23 Apr 2014
Hazardous substances, mixtures and articles can be found in most workplaces and are at the forefront of World Day for Safety and Health at Work on 28 April.
Chemical use is widespread such as photocopier toner in offices, bonding agents in nail salons, dyes in hairdressing salons, pharmaceuticals in hospitals, pesticides in horticulture, paint on construction sites or oil at petrochemical plants.
Australia is currently transitioning to the Globally Harmonised System of Classification and Labelling of Chemicals (GHS). The GHS harmonises the communication of hazard information.
Australia has until the end of 2016 to switch over to the GHS. Currently chemicals can be classified under the GHS or the Approved Criteria for Classifying Hazardous Substances and the Australian Code for the Transport of Dangerous Goods by Road and Rail (ADG Code).
The GHS is included in the model Work Health and Safety Regulations, which state that manufacturers and importers of chemicals supplied to a workplace must correctly identify and classify chemicals according to the 3rd Revised Edition of the GHS. However, some differences exist between the regulations and the GHS; for example, in the regulations in schedule 6, Classification of Mixtures, the tables replace some of the tables in the GHS.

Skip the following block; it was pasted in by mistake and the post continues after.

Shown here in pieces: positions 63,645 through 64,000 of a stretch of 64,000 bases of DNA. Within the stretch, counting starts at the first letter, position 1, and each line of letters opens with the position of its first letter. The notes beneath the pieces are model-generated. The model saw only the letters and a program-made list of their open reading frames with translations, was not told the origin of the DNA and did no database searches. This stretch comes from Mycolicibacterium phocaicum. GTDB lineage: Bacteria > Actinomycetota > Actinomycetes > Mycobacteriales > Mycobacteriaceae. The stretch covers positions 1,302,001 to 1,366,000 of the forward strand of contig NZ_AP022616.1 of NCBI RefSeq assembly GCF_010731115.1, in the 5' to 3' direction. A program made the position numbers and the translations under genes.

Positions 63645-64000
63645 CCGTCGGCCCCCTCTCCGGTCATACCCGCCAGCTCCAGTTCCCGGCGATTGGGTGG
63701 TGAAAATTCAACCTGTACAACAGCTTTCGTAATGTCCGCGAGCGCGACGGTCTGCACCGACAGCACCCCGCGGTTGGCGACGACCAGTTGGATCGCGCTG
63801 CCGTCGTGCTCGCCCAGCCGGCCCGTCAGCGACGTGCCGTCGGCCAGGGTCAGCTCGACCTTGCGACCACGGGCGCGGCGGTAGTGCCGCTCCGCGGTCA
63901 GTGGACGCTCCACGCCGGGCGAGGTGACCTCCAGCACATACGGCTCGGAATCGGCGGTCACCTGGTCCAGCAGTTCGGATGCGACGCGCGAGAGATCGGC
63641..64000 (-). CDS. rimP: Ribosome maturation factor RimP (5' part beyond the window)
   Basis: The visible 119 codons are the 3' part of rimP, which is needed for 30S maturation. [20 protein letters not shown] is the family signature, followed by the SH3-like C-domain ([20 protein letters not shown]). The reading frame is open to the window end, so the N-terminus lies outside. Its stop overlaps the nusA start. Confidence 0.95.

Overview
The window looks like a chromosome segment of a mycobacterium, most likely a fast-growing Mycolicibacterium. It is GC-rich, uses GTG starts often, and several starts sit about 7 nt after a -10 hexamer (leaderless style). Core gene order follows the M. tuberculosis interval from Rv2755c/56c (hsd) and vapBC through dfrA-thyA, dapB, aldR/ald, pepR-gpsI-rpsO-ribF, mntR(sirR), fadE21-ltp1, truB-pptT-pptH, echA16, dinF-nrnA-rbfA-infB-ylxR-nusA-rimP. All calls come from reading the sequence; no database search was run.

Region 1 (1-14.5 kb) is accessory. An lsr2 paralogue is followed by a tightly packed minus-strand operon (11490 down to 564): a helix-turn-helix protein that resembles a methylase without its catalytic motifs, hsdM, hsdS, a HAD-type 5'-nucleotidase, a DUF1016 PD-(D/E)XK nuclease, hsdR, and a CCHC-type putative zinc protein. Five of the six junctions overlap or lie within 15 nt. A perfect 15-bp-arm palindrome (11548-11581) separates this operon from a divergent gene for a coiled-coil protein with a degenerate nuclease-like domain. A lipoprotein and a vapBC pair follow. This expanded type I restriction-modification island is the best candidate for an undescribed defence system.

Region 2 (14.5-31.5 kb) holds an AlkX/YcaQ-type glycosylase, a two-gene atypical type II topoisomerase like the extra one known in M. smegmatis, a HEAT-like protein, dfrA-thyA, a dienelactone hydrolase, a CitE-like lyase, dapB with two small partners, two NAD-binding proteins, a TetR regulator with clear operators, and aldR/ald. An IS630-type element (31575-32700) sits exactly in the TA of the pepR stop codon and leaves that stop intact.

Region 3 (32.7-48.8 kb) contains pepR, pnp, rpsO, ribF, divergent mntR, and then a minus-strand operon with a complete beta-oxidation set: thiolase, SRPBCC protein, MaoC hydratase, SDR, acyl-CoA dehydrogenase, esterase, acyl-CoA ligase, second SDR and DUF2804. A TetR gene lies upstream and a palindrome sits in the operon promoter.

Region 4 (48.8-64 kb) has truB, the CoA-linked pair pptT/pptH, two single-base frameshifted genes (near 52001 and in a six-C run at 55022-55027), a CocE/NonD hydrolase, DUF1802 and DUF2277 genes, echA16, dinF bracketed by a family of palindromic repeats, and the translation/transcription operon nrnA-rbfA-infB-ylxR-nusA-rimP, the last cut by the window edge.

As chemicals are found in every workplace, all organisations, not just manufacturers and importers, should be familiar with the language used to communicate chemical hazards.
Published on 23 April 2014 in NSCA Safe-T-Bulletin.
23 Apr 2014
Western Australia’s version of the model resource and general work health and safety laws could pass through the WA parliament by November.
As reported in an earlier e-bulletin, the Work Health and Safety (Resources) Act is expected to be operating in Western Australia in early 2015.
Also, the new general work health and safety laws are included in the WorkSafe WA Business Plan 2013-2014.